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  • Writer's pictureDr. Kristen Mitteness

My favorite unexpected pregnancy and postpartum resources

By the time I was pregnant, I'd been supporting pregnant moms for nearly a decade and researching the topic for almost 15 years. But, of course, being in the process opened my eyes to new and unexpected experiences and resources. Here are just a few of my favorites.

Expectful App - There are many pregnancy apps, most of which are very mainstream and I don't totally agree with, this one blew my mind. The 21 day free trial was sent to me by a friend. The app includes an entire hypnobirthing course (worth the cost alone), daily meditations, breastfeeding resources and advice, sleep expectations for baby, workout and yoga videos, fertility and postpartum support. I have been telling everyone about it!

Lactation support and nursing gear - Get this stuff in order BEFORE baby comes. I promise you won't regret it. Most breastfeeding moms will tell you that nursing is one of the hardest parts of postpartum. Chances are, you haven't been exposed to that many moms while they are breastfeeding. It's not intuitive. And because baby needs to feed at least every two hours at first, you don't have a ton of time to try to troubleshoot as you go. So I highly recommend seeking out help before you are in a pinch. And the same goes for nursing gear! Having nursing pads and clothes that make it easier to nurse in help SO MUCH. I was scrambling for nursing bras, tanks and shirts to wear in public for the first week few weeks after baby came. Clothes that are easier to nurse in make such a huge difference in going out and nursing in public (which can already be awkward even when you aren't fumbling with your clothes).

Boot cleats - About 1 in 4 women will fall during pregnancy. This is due to many reasons including the added weight and change in center of gravity. I took two BIG wipe outs on the ice when walking King last winter and I really didn't want that to happen again this winter, especially while being pregnant and having a sore pelvis already. A patient told me that CAA sold ice cleats so I purchased a pair early in winter. THEY ARE FANTASTIC. I am so glad I used them. I looked a but like a fool when I was indoors and they clicked on the floor (and were pretty miserable to walk in on tiled floors), but I felt confident walking outside in them. I also wore them once baby came and it was still icy outside. I really didn't want to fall with a baby strapped to me. Well worth the $30 I spent on them.

Baby carrier - Newborns want to be held. Like, all of the time. Which is great for about a week. But once I started getting antsy, my life was a lot easier if I could strap the babe to me, than scrambling to do as much as I could in the *maybe* 10 minutes of calm I got when I put her in her bassinet (on the very odd occasion I would get 30 minutes, but it was always a gamble). The two carriers I use and love are the Baby K'tan (although I purchased 3 of them before I got the right size) and the ErgoBaby Embrace. I bought them all used and in good condition. It can take a bit of work (and help) to figure out how to use them and online videos only help so much. It's worth reaching out to a seasoned baby wearer or a baby wearing group to troubleshoot or learn how to use your carrier. Holding the babe without a carrier for too long results in mid back pain for both me and my partner. The carrier makes such a huge difference! And it allowed me to go on walks without needing the stroller, which I wouldn't be able to navigate on the icy and snowy sidewalks.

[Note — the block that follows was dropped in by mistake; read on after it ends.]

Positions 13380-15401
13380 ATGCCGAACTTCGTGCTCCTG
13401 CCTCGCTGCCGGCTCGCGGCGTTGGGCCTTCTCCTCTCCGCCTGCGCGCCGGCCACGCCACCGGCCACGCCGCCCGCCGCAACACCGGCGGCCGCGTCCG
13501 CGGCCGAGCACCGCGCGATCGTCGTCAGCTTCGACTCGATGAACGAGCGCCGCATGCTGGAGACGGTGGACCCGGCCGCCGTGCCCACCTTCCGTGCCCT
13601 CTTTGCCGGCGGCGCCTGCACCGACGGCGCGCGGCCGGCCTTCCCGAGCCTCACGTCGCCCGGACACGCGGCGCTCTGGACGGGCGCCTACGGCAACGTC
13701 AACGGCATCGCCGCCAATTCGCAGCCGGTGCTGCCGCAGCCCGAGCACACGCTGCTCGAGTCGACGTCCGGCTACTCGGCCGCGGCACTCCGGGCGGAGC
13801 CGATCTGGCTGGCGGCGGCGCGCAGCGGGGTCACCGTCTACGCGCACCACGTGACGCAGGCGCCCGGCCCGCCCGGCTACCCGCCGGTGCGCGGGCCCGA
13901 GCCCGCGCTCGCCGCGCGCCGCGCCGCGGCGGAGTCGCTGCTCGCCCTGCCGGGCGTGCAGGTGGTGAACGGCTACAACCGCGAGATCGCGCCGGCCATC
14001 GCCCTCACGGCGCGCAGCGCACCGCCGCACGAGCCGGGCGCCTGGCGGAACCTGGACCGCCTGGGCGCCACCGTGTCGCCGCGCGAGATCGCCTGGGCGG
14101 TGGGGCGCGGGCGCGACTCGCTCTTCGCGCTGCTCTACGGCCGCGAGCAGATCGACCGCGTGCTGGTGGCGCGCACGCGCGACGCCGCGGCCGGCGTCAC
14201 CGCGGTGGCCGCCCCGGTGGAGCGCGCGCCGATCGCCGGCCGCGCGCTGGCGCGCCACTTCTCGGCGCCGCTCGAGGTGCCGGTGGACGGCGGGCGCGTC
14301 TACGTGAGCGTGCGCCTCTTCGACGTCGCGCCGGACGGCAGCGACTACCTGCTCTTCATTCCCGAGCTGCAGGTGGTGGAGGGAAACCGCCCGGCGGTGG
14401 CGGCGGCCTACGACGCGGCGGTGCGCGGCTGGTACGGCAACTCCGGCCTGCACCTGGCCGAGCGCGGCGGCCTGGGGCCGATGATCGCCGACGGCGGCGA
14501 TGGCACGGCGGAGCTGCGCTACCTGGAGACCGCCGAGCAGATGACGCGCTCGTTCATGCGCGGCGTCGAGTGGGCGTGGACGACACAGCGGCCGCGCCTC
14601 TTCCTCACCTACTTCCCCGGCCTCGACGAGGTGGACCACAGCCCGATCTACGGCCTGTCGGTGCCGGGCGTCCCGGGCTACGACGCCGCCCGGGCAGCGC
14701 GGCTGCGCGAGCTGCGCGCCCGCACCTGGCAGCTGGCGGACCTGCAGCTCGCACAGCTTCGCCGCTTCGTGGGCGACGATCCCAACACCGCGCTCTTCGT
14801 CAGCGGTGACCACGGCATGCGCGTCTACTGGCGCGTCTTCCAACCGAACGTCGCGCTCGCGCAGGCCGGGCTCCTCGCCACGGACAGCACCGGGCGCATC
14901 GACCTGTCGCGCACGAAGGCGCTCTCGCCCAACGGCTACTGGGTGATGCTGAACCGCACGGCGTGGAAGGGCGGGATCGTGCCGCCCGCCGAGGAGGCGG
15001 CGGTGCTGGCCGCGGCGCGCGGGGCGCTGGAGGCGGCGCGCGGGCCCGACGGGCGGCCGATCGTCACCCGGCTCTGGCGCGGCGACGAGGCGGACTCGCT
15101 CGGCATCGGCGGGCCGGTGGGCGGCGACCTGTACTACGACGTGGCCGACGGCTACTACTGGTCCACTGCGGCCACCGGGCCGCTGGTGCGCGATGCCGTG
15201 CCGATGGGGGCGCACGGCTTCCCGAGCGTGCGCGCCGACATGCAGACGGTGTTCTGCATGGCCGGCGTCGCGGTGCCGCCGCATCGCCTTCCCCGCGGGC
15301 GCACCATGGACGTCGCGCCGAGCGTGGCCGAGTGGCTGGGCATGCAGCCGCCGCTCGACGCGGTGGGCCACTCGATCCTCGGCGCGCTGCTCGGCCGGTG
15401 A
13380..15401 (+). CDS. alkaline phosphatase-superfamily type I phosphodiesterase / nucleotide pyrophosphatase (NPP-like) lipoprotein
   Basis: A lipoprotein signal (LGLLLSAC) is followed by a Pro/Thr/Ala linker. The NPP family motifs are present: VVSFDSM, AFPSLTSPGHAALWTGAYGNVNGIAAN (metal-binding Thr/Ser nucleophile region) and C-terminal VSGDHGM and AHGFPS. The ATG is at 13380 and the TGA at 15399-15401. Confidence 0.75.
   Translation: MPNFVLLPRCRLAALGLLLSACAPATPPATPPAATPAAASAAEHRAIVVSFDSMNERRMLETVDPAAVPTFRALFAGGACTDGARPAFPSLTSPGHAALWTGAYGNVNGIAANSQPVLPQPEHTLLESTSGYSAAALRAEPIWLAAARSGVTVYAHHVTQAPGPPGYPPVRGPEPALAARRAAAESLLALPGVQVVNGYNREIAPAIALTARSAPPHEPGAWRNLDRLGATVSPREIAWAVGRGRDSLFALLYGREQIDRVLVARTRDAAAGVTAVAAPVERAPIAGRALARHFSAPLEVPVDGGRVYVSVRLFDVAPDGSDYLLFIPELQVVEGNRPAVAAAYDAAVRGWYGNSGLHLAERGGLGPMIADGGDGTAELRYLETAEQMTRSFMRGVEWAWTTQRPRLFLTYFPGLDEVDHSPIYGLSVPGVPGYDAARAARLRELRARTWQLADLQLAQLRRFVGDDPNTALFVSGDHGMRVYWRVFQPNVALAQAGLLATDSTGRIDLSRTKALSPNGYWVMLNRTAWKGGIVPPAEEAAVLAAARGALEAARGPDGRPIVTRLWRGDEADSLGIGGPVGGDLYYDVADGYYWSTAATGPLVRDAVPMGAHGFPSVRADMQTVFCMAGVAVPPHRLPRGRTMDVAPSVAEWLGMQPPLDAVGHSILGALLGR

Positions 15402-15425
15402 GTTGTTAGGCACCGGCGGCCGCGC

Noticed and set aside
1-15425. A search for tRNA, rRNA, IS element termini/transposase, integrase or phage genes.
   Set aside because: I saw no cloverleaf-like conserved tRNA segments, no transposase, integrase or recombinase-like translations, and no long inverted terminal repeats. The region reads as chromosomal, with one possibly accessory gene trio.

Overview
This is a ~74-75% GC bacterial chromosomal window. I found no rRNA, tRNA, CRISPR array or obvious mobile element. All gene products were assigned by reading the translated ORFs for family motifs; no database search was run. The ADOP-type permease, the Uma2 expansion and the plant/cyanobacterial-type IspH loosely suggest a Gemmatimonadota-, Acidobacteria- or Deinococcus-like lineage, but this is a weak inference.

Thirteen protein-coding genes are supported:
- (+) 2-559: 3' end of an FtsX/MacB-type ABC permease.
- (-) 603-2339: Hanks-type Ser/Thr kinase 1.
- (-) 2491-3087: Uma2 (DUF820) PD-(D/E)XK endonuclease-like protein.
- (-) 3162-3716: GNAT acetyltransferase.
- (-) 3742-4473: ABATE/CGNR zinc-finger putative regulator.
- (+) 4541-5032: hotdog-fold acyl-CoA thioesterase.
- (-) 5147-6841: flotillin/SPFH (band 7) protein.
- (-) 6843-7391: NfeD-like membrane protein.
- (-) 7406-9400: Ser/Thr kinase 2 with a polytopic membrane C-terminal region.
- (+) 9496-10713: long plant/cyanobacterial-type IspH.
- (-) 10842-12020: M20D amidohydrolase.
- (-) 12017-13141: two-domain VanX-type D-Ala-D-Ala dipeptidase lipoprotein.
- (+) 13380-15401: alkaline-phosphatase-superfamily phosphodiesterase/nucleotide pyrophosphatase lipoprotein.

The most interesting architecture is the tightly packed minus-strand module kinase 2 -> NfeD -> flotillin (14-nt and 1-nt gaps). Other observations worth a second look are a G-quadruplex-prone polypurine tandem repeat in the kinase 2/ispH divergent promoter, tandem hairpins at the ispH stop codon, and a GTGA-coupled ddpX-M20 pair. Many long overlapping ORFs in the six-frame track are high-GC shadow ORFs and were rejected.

Perinatal groups - Being a new parent makes you question everything you do. And social media probably will make you feel like everything you do is wrong and that your child has some kind of problem that needs to be fixed RIGHT NOW. It makes is really hard to trust your intuition as a parent. Society today is greatly missing communities. And raising children truly does take a village. Join a pre or postnatal group. There are a lot out there once you start looking. You will quickly learn that whatever your child is doing is probably normal. And that other parents are having as hard or a harder time than you. You are not alone nor should you be. And just because your baby has hiccups, does not mean they have silent reflux even though you read that in Instagram. Not that I ever thought that or anything...

Elimination Communication - Seeing my baby pee and poop on the toilet at 4 weeks old was one of the most incredible experiences. I have never wanted to take a picture of poop so badly. I had only come across this in passing, but something pulled me to it. When my babe was 4 weeks old, I was also very aware of how many diapers we were going through (TOO MANY!). And when I learned that disposable diapers only became a thing in the 60s and that babies in other countries and in history did it different, I was intrigued. I love all things evolution, of course, and this made so much more sense to me! I am constantly telling people about it. It's such a fun process. And it's not all or nothing. You can basically do it at your convenience and it doesn't take much effort. I binged the podcast which breaks it all down. I also purchased the book (not that you would have to) and a tiny toilet. I'm really looking forward to buying the tiny undies once she is more consistent!

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